Ori Gersht is an Israeli fine art photographer. Gersht studied Photography, Film and Video at the University of Westminister before graduating with an M.A. in Photography from the Royal College of Art, London. He is represented by Angles Gallery in Los Angeles, CRG Gallery in New York, Mummery + Schnelle Gallery in London, and Noga Gallery in Tel Aviv. Gersht utilizes both video and still photography to create a dialogue between contemporary photography and the history of art, between the present and the past, between imagination and memory. His works allude to tragedies from the Spanish Civil War to the bombing of Hiroshima. His exhibtion History Repeating at the Boston Museum of Fine Arts last year featured images drawn from the history of still life violently blown apart.
Your work spans both video and still photography. What interests you about being able to bridge both media?
I see them as being complementary of each other. Each medium allows me to exploit areas that are otherwise limited. My work with photography is very much about a resisting the passage of time; it’s an attempt to hold on to something that is slipping away. Many of my images are happening when I try to capture a moment that is either happening at an extraordinary speed or during a very long exposure; time is leaving its impression on the negative. By doing this, it’s recording and erasing information all the time. It's very possible to hold on to something and fix it in time with photography.
The films are offering something else; in film I can present a much more grounded, multifaceted impression of the passage of time. Recently, I have found that a lot of my films focus on some form of portraiture. I explore the relationship between the history of painting, the history of portraiture, to what it means to make portraits today. The moving image can illustrate with an almost hyper-realistic quality. It can expand and continue: this effervescent thing that we were addressing 500 years ago.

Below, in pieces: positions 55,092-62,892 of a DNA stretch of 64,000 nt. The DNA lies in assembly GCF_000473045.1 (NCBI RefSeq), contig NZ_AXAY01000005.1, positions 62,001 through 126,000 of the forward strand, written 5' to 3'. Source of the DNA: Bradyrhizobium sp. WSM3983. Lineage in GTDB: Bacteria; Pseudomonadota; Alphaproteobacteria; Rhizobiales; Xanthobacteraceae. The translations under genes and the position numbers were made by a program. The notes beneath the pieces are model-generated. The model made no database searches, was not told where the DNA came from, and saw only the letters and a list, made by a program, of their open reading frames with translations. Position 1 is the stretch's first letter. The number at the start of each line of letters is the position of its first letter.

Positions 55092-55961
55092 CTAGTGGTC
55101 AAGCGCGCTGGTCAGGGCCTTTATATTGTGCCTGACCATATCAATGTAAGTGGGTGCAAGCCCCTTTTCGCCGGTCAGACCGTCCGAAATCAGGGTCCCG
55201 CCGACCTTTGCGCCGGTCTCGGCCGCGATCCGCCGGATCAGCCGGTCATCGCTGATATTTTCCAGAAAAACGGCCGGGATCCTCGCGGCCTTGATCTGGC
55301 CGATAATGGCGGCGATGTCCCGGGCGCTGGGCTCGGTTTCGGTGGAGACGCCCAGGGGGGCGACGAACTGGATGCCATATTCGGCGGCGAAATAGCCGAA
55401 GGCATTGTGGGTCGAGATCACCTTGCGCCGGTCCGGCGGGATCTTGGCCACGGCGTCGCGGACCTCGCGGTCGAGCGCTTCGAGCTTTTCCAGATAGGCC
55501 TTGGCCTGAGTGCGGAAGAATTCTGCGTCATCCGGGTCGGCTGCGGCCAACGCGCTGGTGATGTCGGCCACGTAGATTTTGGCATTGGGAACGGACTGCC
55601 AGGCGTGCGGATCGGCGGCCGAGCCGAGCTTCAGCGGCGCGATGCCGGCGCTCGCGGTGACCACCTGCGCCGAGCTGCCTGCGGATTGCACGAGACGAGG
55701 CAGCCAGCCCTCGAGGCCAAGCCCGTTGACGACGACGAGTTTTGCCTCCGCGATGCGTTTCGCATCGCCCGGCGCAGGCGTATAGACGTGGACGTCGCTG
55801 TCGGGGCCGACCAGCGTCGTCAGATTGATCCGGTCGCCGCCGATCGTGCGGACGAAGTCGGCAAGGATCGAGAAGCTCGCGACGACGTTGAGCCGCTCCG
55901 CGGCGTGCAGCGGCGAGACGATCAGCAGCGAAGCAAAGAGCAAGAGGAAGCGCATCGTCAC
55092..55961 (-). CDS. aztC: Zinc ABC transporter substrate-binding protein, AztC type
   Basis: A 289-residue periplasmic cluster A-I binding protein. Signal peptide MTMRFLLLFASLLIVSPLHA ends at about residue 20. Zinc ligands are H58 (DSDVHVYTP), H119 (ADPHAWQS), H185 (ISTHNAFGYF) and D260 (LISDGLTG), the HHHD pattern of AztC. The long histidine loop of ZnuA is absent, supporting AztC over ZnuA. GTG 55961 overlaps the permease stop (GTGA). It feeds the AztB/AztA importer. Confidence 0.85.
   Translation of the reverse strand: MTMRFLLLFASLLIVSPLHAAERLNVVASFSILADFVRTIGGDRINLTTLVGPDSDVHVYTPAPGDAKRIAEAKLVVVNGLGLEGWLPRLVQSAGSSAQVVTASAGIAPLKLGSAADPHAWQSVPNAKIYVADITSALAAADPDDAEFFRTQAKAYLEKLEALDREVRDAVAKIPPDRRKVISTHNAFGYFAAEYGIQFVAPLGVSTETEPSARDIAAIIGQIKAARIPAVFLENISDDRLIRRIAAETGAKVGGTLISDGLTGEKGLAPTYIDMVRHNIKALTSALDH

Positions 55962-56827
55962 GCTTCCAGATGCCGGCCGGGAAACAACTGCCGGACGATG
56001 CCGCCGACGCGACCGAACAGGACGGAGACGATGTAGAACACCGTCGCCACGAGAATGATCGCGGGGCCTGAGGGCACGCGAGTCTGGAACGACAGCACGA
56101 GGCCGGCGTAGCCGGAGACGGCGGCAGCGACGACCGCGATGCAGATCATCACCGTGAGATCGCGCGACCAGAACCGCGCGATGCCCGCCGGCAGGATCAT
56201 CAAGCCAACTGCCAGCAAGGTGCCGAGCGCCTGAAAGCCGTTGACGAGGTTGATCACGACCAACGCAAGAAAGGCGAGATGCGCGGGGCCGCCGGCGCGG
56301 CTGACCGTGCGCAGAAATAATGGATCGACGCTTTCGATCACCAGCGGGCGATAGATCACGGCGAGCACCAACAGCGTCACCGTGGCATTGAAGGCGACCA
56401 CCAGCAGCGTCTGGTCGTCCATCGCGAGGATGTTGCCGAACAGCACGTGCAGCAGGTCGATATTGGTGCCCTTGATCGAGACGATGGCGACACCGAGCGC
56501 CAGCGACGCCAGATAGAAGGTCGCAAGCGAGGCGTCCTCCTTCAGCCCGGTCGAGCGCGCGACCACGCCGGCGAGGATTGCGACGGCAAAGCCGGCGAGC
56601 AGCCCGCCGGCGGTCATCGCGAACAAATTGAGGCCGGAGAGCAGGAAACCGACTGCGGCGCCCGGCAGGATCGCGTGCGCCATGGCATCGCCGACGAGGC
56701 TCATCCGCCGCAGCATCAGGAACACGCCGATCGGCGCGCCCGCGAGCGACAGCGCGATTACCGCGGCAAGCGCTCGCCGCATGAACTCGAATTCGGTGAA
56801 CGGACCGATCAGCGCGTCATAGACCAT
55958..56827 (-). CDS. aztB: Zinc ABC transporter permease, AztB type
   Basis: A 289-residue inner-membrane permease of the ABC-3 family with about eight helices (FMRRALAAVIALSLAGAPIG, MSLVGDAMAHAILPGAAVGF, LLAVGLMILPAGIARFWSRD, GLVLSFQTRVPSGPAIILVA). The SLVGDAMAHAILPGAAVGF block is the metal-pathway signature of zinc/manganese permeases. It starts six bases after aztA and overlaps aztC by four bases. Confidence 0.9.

I think moving through the two mediums has to do with certain conceptual and formal questions. These questions dictate the medium that I choose.
I understand the opportunities in both, but what are the challenges that you might find in either one?
I can talk about specific works. For example, the exploding flowers is a very large photograph. In this photograph what interested me was the relationship that existed in technology and the way technology is expanding our perception of reality. I wanted to create a moment that Fontaine Le Fleur from the 19th century could not even comprehend; an idea of exploding the flowers at such a tremendous speed. I photographed the explosion at the speed of seven and a half thousandth of a second. It's a speed that is too fast for the brain to process, but because of technology, a moment like this can be depicted, and become a powerful and conscious reality.